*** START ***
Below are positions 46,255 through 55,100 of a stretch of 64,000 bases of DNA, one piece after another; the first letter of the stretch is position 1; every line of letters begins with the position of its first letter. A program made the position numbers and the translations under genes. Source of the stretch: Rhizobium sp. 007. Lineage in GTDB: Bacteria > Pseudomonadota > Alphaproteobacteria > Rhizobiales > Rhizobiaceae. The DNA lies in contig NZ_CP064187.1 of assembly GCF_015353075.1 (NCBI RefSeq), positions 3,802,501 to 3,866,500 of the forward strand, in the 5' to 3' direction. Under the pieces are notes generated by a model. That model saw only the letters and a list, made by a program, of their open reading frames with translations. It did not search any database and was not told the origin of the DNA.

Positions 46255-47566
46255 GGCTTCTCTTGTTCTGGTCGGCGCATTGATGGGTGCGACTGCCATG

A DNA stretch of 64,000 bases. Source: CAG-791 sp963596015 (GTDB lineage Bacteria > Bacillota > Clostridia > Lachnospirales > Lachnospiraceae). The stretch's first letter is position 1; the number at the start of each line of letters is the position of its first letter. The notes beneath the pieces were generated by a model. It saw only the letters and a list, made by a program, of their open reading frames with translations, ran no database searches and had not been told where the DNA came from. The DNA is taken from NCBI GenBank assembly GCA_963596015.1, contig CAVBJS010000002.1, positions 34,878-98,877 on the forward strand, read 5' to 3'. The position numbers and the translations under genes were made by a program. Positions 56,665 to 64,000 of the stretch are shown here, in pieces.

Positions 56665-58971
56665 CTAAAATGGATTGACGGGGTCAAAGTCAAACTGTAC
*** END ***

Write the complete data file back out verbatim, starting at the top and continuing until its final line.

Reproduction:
Below are positions 46,255 through 55,100 of a stretch of 64,000 bases of DNA, one piece after another; the first letter of the stretch is position 1; every line of letters begins with the position of its first letter. A program made the position numbers and the translations under genes. Source of the stretch: Rhizobium sp. 007. Lineage in GTDB: Bacteria > Pseudomonadota > Alphaproteobacteria > Rhizobiales > Rhizobiaceae. The DNA lies in contig NZ_CP064187.1 of assembly GCF_015353075.1 (NCBI RefSeq), positions 3,802,501 to 3,866,500 of the forward strand, in the 5' to 3' direction. Under the pieces are notes generated by a model. That model saw only the letters and a list, made by a program, of their open reading frames with translations. It did not search any database and was not told the origin of the DNA.

Positions 46255-47566
46255 GGCTTCTCTTGTTCTGGTCGGCGCATTGATGGGTGCGACTGCCATG

A DNA stretch of 64,000 bases. Source: CAG-791 sp963596015 (GTDB lineage Bacteria > Bacillota > Clostridia > Lachnospirales > Lachnospiraceae). The stretch's first letter is position 1; the number at the start of each line of letters is the position of its first letter. The notes beneath the pieces were generated by a model. It saw only the letters and a list, made by a program, of their open reading frames with translations, ran no database searches and had not been told where the DNA came from. The DNA is taken from NCBI GenBank assembly GCA_963596015.1, contig CAVBJS010000002.1, positions 34,878-98,877 on the forward strand, read 5' to 3'. The position numbers and the translations under genes were made by a program. Positions 56,665 to 64,000 of the stretch are shown here, in pieces.

Positions 56665-58971
56665 CTAAAATGGATTGACGGGGTCAAAGTCAAACTGTAC